Robert Kauffmann, I was going for something in the style of M.C. Escher adapted to a Scriptural theme. Here it was a pretty easy connection with one of the best-known miracles of Christ: take five loaves and two fishes, and multiply them into infinity.
The basic shape is a triangle, which recalls the Trinity and is repeated in the center of the triangle with a triple set of loaves. The two fish and the two remaining loaves symbolize the two natures in Christ. That two of the loaves are broken recall the confraction of the Eucharist and the Emmaus narrative in Luke where the two disciples recognized the risen Christ "in the breaking of the bread".
At the heads of the first pair of fish there is a chalice which takes up the remaining space. The bottom of the chalice does not stay strictly within the triangle; it spreads outward and connects the first large triangle with the two flanking smaller ones. When inverted, this space becomes a water-filled cruet. The chalice and the cruet are also Eucharistic, and they recall the water and blood from the side of Christ at the crucifixion as well as, more vaguely, the miracle of the wedding feast at Cana.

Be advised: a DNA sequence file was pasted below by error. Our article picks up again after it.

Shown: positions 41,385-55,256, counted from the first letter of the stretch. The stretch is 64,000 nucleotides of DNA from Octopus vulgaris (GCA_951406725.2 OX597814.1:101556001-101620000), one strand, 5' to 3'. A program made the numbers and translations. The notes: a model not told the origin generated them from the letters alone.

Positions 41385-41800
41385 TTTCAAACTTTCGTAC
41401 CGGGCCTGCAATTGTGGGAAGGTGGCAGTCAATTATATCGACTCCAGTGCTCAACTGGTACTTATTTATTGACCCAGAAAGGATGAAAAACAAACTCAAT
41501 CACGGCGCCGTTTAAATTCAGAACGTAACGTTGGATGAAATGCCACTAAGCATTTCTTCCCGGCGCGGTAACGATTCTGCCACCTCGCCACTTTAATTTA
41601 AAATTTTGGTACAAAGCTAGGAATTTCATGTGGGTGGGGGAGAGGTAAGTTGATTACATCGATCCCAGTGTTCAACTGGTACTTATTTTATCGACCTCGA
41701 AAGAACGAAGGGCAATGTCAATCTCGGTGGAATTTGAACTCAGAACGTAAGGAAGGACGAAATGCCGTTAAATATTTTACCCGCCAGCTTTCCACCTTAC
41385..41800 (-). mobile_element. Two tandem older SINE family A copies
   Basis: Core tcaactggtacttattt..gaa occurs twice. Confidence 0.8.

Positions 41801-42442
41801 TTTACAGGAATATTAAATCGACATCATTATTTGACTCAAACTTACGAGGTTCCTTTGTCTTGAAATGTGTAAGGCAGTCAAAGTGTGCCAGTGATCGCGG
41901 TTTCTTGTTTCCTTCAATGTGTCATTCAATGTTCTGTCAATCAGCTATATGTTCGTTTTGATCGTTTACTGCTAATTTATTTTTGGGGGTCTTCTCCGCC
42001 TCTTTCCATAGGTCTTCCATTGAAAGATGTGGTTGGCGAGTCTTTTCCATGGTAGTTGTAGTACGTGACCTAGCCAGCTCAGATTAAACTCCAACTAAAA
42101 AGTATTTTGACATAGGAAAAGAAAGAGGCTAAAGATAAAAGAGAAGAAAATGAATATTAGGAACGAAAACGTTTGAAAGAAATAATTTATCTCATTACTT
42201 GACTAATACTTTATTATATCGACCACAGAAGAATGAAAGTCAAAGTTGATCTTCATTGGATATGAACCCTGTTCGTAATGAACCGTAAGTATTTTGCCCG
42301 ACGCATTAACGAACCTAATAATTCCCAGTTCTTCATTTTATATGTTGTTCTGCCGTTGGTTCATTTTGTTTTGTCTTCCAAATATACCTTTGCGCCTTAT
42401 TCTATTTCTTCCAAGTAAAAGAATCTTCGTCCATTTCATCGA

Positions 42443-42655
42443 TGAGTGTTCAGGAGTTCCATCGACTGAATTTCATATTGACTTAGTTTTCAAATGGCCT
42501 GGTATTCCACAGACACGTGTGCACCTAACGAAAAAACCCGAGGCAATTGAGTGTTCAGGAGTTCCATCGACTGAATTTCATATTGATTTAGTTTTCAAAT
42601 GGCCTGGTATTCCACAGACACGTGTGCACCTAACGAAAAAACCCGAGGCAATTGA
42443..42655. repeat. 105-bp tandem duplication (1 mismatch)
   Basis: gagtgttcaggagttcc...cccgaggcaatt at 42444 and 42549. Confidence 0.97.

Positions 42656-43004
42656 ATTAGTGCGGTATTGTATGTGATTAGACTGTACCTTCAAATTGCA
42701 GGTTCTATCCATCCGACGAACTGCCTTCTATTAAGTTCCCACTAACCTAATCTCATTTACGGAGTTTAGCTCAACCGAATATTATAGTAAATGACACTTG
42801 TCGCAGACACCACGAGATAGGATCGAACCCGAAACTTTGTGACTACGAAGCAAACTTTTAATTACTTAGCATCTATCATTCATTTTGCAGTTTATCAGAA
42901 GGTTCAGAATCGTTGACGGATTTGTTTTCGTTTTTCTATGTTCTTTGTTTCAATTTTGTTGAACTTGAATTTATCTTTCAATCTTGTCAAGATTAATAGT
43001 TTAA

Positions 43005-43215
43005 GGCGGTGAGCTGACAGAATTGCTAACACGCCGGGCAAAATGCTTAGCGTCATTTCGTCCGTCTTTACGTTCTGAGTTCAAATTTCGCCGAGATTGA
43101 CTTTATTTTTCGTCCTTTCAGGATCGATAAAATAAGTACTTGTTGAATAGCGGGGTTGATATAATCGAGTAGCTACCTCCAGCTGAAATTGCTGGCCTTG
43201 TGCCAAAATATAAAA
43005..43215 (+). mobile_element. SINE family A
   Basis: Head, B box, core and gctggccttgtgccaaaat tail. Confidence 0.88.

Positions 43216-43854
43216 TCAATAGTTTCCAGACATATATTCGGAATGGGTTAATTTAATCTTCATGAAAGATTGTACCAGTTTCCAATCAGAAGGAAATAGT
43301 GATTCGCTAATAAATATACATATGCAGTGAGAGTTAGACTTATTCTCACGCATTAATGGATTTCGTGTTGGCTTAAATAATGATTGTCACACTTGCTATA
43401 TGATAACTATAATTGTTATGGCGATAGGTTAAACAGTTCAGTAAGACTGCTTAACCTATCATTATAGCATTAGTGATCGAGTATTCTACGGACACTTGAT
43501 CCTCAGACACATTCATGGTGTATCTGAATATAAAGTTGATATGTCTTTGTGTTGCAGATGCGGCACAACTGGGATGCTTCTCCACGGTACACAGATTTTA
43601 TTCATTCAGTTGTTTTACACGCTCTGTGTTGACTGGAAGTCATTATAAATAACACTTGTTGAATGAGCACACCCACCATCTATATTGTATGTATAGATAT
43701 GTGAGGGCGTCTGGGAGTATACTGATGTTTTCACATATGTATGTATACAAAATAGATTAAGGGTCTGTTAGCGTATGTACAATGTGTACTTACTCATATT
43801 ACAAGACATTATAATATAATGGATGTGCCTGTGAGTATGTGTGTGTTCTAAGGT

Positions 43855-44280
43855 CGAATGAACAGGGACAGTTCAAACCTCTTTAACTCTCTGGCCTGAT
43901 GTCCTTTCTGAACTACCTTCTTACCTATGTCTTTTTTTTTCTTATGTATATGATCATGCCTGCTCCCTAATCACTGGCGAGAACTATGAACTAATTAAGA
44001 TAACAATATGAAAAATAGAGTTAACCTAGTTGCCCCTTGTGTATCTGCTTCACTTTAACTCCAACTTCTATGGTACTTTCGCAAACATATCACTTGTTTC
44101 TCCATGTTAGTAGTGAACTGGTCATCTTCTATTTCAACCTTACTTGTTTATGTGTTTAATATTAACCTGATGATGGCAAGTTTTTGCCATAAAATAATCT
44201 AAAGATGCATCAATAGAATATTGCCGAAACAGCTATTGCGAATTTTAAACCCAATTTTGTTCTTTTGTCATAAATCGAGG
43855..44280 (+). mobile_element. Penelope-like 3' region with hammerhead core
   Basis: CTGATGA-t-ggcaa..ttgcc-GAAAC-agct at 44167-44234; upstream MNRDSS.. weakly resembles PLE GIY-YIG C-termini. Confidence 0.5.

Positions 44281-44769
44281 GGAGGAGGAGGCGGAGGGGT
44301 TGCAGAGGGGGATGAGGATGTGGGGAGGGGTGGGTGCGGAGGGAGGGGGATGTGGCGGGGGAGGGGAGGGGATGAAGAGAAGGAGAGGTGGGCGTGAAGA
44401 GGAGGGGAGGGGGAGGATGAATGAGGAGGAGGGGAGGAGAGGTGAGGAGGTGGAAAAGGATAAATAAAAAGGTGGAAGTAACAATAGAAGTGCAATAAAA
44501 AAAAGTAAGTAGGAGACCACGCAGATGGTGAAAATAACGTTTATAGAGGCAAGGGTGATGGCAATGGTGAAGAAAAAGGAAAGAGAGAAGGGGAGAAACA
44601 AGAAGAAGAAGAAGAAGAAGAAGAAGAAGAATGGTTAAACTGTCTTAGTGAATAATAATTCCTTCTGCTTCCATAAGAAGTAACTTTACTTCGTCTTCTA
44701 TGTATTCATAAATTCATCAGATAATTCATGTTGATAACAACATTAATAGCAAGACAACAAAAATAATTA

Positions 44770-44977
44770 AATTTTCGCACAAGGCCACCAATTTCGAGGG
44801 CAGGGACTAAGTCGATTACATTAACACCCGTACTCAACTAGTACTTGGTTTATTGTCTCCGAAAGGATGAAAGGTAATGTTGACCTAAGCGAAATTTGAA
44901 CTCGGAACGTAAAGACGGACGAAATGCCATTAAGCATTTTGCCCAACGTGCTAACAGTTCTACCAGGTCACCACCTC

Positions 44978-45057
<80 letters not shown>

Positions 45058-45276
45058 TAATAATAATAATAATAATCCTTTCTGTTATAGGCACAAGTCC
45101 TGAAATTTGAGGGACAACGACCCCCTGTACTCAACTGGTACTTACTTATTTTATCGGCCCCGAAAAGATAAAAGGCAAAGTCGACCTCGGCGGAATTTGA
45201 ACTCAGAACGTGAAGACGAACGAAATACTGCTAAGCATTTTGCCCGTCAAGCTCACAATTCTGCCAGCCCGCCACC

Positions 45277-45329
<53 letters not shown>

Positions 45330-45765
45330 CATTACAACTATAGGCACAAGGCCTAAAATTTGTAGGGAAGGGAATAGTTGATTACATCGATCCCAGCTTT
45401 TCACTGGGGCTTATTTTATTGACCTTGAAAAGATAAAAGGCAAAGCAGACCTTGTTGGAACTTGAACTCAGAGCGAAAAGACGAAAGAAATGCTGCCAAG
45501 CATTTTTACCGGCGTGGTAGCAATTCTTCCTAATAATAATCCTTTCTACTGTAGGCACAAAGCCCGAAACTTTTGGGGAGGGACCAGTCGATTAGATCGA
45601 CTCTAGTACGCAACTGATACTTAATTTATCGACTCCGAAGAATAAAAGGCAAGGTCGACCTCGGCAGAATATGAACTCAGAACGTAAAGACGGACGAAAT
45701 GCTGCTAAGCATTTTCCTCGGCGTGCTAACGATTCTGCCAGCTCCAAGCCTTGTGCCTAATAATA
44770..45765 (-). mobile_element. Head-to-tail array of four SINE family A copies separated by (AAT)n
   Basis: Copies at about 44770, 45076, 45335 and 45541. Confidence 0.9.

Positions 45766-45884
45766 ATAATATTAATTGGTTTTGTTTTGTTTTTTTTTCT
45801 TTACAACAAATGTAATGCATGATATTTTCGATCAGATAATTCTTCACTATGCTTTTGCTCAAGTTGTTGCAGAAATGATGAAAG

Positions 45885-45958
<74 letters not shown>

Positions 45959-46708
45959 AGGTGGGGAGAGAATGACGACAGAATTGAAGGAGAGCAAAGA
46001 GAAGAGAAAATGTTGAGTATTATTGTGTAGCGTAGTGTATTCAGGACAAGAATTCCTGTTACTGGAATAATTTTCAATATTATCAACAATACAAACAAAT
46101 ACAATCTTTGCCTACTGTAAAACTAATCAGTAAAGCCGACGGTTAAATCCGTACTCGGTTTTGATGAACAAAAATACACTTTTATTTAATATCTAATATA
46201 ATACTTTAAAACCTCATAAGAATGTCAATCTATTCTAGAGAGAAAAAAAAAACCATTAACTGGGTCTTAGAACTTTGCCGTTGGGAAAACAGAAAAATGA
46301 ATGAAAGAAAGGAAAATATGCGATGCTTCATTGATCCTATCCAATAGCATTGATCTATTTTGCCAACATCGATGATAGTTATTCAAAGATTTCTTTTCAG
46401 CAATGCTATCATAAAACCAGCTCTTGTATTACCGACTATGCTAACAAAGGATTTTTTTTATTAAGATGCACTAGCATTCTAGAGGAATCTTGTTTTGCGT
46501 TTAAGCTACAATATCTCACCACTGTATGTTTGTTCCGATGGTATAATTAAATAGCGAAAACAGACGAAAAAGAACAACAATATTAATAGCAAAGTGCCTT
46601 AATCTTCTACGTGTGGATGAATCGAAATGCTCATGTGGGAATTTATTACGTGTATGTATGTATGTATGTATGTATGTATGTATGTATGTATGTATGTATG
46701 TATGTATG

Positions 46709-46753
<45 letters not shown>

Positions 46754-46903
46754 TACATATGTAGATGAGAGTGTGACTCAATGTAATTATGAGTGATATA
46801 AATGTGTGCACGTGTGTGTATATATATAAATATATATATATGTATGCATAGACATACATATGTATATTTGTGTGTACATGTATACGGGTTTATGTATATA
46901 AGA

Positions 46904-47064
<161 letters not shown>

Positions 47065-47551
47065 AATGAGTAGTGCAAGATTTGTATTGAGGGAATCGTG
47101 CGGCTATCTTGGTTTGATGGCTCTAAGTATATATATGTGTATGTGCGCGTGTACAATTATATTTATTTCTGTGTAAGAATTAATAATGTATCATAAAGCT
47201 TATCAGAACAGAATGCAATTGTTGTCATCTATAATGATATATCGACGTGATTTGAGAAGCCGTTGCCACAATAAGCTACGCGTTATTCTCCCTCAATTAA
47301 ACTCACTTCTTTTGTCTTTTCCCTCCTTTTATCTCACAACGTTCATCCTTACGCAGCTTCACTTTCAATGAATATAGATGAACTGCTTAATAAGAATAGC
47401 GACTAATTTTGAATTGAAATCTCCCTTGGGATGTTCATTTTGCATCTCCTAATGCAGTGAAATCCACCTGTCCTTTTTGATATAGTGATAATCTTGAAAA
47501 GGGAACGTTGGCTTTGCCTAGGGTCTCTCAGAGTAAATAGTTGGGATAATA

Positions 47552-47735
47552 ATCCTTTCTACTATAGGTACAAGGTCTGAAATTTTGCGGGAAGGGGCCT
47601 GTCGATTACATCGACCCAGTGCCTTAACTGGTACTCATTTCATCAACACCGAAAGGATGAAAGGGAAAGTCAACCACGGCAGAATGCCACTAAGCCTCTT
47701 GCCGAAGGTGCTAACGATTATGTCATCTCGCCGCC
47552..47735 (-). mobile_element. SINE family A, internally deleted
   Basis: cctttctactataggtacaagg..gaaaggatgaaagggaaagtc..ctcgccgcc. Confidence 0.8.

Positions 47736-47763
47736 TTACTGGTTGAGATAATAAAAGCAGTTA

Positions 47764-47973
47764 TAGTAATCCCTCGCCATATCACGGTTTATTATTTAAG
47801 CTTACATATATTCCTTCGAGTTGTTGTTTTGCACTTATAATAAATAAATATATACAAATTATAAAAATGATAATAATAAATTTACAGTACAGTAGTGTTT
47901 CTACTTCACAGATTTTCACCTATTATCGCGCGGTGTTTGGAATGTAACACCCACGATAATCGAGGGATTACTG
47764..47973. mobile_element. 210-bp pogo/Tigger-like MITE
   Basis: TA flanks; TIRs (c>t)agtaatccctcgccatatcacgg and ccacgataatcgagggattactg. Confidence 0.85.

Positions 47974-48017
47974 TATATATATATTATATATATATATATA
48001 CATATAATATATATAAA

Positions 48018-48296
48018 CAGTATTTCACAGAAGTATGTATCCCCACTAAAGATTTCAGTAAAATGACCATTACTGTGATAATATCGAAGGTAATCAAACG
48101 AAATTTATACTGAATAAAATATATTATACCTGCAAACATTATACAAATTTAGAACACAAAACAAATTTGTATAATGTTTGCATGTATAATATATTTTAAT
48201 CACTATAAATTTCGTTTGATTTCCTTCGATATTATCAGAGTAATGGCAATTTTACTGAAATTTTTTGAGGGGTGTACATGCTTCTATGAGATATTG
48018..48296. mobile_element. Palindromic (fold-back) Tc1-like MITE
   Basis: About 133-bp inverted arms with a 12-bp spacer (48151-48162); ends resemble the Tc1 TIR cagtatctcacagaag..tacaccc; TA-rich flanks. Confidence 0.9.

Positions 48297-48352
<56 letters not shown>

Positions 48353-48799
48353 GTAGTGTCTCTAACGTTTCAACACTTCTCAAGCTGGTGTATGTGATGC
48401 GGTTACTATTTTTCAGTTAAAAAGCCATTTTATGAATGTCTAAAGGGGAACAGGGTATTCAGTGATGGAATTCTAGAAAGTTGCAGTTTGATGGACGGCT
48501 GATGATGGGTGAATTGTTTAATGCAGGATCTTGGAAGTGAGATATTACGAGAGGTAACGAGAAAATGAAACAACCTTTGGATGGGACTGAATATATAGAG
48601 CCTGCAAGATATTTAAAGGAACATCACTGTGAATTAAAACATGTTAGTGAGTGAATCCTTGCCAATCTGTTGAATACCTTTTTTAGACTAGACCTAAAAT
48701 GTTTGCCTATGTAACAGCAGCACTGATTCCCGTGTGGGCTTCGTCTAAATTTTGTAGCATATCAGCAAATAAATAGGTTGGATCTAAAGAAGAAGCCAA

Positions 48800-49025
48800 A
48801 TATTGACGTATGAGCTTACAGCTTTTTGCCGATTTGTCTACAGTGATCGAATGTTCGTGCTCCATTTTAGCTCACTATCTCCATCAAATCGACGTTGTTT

Finally, the way the fish body sticks straight up and then the tails splay out from them was partly on the columns in the Cenacle, or the room of the Last Supper.
Overall, the idea visually was that the largest triangle would attract your attention first, and then the downward pointing would draw your eye subsequently into the smaller and smaller ones. Not sure if I was able to pull that off, but feel free to drop me a line and let me know if it worked.
The Latin inscription around the frame is from the Vulgate, Mark 6:41-42:
And when he had taken the five loaves, and the two fishes: looking up to heaven, he blessed, and broke the loaves, and gave to his disciples to set before them: and the two fishes he divided among them all. And they all did eat, and had their fill.